Echoing 2008, Obama campaign’s ‘Project Vote’ also brings back 1993 memories
Hoping to recapture some of the president’s 2008 magic, Barack Obama’s 2012 re-election campaign announced on Thursday a new campaign push, called Project Vote, intended to expand get-out-the vote efforts among minority groups and other core Democratic constituencies.
The Obama campaign said Thursday that Project Vote will aim to increase voter registration and turnout among those who have not voted at high rates in the past, or who have recently moved to a new state.
The campaign said in a statement: “Project Vote will drive our campaign strategy — from paid media, to digital outreach, to grassroots organizing and voter registration efforts — to communicate with and engage key demographic groups, such as African Americans, Women, Youth, Latinos, LGBT, Veterans, Asian Americans and others.”
“Project Vote will communicate with and engage targeted constituencies by reaching them where they are, in their communities and neighborhoods, and having one-on-one grassroots conversations about the issues they care about most – jobs, health care and education. Project Vote will embark on a voter registration effort to maximize voter participation,” the statement continued.
The effort will be led by Buffy Wicks and Michael Blake, both from the White House Office of Public Engagement. Wicks is that agency’s deputy director.
According to Obama’s campaign, the political team will be “responsible for the campaign’s communication and collaboration with elected officials, party leaders, labor, and community organizations at the national, state, and local level.” (RELATED: White House jobs council under fire from union head)
The name also holds special significance for President Obama. He worked for an organization called Project VOTE! after graduating from Harvard Law School in 1991, turning down a Supreme Court clerkship to run the organization’s Chicago chapter before the 1992 election.
With Obama at the helm, Chicago added 150,000 new black voters to the city’s rolls, and — for the first time in Chicago’s history — voter registrations in the 19 predominantly black wards outnumbered those in the city’s 19 predominantly white wards.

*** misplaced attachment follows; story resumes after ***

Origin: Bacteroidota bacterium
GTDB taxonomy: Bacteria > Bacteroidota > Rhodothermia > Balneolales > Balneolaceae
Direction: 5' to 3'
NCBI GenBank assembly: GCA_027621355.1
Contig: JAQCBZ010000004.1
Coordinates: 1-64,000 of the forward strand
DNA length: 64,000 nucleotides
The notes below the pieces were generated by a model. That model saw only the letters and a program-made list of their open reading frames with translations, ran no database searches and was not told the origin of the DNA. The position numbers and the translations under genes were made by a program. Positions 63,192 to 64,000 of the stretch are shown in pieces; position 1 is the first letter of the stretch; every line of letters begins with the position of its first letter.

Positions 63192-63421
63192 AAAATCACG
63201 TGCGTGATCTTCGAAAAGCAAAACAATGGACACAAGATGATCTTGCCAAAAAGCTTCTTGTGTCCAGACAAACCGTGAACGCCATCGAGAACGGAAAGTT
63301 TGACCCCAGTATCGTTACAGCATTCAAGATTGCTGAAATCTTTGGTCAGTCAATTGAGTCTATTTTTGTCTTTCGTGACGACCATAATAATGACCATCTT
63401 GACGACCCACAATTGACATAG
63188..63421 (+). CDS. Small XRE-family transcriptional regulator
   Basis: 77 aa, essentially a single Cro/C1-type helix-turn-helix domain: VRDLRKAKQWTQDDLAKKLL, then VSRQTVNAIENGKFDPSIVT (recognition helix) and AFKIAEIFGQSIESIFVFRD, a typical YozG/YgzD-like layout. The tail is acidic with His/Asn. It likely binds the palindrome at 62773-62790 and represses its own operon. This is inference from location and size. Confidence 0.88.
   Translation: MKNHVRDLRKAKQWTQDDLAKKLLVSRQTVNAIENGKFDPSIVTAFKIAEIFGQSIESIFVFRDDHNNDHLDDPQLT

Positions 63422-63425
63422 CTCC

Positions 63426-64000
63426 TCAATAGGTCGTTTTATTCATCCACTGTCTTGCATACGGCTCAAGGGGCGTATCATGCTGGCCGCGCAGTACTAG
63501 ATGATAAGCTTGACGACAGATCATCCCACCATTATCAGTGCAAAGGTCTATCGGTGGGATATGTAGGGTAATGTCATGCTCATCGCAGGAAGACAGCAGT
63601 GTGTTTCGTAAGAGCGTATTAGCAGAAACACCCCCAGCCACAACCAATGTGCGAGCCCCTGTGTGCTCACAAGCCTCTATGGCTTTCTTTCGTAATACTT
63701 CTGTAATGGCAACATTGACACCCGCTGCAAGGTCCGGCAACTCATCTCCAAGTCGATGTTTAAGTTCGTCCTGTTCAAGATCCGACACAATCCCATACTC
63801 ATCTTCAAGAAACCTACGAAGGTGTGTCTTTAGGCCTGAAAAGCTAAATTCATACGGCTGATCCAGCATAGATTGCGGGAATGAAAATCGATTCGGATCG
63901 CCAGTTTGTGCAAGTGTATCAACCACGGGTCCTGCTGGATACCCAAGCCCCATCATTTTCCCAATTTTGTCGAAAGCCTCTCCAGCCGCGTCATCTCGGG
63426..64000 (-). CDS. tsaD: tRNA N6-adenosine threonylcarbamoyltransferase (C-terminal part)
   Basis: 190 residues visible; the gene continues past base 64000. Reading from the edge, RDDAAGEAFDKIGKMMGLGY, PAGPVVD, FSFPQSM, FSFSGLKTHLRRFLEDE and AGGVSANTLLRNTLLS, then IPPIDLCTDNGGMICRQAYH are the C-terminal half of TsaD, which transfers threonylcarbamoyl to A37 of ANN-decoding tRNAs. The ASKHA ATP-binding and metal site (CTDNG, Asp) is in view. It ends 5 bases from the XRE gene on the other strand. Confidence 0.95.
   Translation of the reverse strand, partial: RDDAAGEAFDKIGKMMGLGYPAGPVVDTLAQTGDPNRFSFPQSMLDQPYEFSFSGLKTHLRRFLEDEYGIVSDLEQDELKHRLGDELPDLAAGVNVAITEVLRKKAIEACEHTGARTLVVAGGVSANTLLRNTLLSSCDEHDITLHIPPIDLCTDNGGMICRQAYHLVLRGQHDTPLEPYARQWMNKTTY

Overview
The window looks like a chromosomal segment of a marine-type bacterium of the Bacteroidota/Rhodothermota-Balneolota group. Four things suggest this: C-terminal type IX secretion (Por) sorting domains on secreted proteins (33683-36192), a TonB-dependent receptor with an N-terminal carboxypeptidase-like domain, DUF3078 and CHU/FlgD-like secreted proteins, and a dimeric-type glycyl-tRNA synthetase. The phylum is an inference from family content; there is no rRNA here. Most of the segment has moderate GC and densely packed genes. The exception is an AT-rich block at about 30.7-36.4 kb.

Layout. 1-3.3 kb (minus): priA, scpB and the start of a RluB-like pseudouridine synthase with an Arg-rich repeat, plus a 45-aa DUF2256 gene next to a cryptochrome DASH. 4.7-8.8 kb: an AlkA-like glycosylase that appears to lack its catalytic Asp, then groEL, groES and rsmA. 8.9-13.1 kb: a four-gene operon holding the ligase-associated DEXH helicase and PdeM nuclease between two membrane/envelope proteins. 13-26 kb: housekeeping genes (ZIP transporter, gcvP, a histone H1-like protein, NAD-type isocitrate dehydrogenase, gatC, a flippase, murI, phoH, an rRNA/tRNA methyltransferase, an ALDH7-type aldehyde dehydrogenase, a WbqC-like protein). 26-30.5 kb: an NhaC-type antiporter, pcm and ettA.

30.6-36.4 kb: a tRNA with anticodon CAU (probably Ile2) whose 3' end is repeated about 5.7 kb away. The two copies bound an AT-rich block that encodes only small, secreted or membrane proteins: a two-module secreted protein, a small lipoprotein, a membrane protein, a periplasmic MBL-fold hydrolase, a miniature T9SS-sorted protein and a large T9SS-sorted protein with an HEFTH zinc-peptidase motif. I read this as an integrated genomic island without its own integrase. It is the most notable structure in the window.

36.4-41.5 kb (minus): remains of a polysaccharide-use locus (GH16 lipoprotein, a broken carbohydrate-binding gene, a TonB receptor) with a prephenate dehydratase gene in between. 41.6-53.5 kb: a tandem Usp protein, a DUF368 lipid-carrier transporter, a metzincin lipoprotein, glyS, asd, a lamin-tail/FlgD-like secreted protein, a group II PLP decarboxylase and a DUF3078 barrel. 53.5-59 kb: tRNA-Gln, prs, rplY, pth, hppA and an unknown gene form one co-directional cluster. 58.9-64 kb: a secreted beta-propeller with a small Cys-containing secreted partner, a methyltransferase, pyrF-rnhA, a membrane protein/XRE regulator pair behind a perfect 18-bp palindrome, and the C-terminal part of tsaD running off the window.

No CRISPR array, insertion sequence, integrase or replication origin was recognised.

A Chicago Magazine article from 1993 said Obama’s success “has marked him as the political star the Mayor should perhaps be watching for.”
The president is no doubt looking to emulate his 1993 performance on a national scale, and he will need to do so to repeat his 2008 numbers.
Obama’s approval rating among black voters dipped 10 percent from January to June, according to a July Pew poll. In the same poll, the president’s approval among 18-29 year olds was 55 percent against 37 percent disapproval, down from the 30-point spread he previously commanded. And anecdotal evidence suggests the youth demographic is far less excited about Obama’s re-election campaign than it was three years ago.
Since the 2008 election, economic woes and general dissatisfaction have cost Obama much of his public approval, and Republicans have made inroads among many different voting demographics. In 2010 — an election cycle dominated by the economy, rather than by social issues — Republicans picked up 31 percent of the gay vote. That’s an uptick from 23 percent in 2004.
Project Vote also happens to be name of a third national nonprofit organization — not to be confused with the now-defunct Project VOTE! which employed a young Barack Obama. That other “Project Vote” also works to register low-income and marginalized voters. Its communications director, Michael McDunnah, told The Daily Caller that the Obama campaign’s announcement came as a surprise.
“We’re always happy to see campaigns take an interest in voter registration, and we wish them good luck in their efforts, but Project Vote has been conducting voter registration activities under this name since 1997, and we do hold the trademark on ‘Project Vote’ for purposes related to voter participation,” McDunnah said.
In a press release, Project Vote said its attorneys have contacted the Obama campaign and have “been assured that this matter will be resolved quickly and amicably.”
That same organization has often coordinated voter registration campaigns with chapters of the now-defunct ACORN, the Association of Community Organizations for Reform Now. ACORN, which is also now defunct, was embroiled in a nationwide scandal after employees were caught on hidden cameras advising conservative filmmaker James O’Keefe how to hide prostitution activities and avoid taxes.